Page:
drive shaft

instrument or tool that transmits the movement of force (torque) to other pieces of connected machinery.


ability used by some animals to emit high-pitched sounds and determine an object's distance by the time it takes for those sounds to echo.


set of physical phenomena associated with the presence and flow of electric charge.


person who plans the building of things, such as structures (construction engineer) or substances (chemical engineer).


flat area alongside a stream or river that is subject to flooding.

fossil fuel

coal, oil, or natural gas. Fossil fuels formed from the remains of ancient plants and animals.


machine that converts one type of energy to another, such as mechanical energy to electricity.

grazing animal

animal that feeds on grasses, trees, and shrubs.

greenhouse gas

gas in the atmosphere, such as carbon dioxide, methane, water vapor, and ozone, that absorbs solar heat reflected by the surface of the Earth, warming the atmosphere.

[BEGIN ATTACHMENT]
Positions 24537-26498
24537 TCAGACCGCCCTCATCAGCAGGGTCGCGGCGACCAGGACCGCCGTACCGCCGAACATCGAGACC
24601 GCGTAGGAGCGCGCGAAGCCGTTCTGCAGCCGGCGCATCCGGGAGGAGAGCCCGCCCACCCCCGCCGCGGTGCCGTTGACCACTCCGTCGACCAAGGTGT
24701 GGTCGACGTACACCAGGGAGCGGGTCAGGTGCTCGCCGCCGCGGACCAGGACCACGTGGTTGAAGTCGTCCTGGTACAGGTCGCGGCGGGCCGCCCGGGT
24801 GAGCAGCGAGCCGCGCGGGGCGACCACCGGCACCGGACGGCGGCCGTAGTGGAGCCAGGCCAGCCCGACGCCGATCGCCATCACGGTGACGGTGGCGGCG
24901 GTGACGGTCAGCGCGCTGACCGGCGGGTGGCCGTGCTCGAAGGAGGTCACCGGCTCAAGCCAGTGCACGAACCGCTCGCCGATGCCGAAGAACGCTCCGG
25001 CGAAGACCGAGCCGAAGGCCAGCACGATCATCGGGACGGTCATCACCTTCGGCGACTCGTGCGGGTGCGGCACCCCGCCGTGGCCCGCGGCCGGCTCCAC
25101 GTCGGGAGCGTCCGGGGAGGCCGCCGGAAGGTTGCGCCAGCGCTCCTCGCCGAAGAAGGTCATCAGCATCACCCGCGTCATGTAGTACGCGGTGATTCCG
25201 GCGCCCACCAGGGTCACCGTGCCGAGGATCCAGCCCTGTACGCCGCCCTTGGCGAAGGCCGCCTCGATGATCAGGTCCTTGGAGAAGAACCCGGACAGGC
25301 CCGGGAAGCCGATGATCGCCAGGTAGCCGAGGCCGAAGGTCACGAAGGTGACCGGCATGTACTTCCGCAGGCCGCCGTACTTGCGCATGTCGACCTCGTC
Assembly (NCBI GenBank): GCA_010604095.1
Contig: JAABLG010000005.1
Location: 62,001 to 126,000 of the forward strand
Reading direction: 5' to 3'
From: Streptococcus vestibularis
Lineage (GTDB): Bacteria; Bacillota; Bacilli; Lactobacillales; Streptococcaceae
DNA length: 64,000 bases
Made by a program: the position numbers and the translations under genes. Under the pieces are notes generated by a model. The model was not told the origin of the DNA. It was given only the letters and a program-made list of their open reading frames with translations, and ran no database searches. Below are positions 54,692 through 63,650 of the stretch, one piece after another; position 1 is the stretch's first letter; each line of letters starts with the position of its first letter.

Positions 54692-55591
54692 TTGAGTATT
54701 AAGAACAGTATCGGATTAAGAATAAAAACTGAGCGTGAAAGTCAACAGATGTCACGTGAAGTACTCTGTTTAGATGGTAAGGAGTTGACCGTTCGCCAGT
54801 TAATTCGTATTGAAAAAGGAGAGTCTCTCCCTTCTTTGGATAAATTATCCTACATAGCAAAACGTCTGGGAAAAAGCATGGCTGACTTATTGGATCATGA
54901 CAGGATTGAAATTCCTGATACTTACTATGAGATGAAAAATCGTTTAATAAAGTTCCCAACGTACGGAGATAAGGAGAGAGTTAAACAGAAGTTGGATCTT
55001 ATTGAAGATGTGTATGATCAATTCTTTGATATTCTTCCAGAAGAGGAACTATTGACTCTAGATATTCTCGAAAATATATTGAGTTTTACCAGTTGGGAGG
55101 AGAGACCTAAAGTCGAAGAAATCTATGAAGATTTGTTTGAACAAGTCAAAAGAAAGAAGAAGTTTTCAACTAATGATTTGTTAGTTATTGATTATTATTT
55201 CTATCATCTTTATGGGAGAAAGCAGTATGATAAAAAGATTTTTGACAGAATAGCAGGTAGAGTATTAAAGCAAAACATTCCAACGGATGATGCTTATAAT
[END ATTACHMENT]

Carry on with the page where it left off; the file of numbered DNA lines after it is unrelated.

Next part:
environment where an organism lives throughout the year or for shorter periods of time.


part of a body of water deep enough for ships to dock.


(horizontal-axis wind turbine) type of windmill where the rotor is arranged horizontally, the main components are in the tower, and the blades rotate when the device faces the wind.


amount of water vapor in the air.

Industrial Revolution

change in economic and social activities, beginning in the 18th century, brought by the replacement of hand tools with machinery and mass production.


winds speeding through the upper atmosphere.

marine ecosystem

community of living and nonliving things in the ocean.


area of the United States consisting of the following states: Illinois, Indiana, Iowa, Kansas, Michigan, Minnesota, Missouri, Nebraska, North Dakota, Ohio, South Dakota, and Wisconsin.


one of a pair of large, flat, circular stones between which grain or other substances are ground.


energy released by reactions among the nuclei of atoms.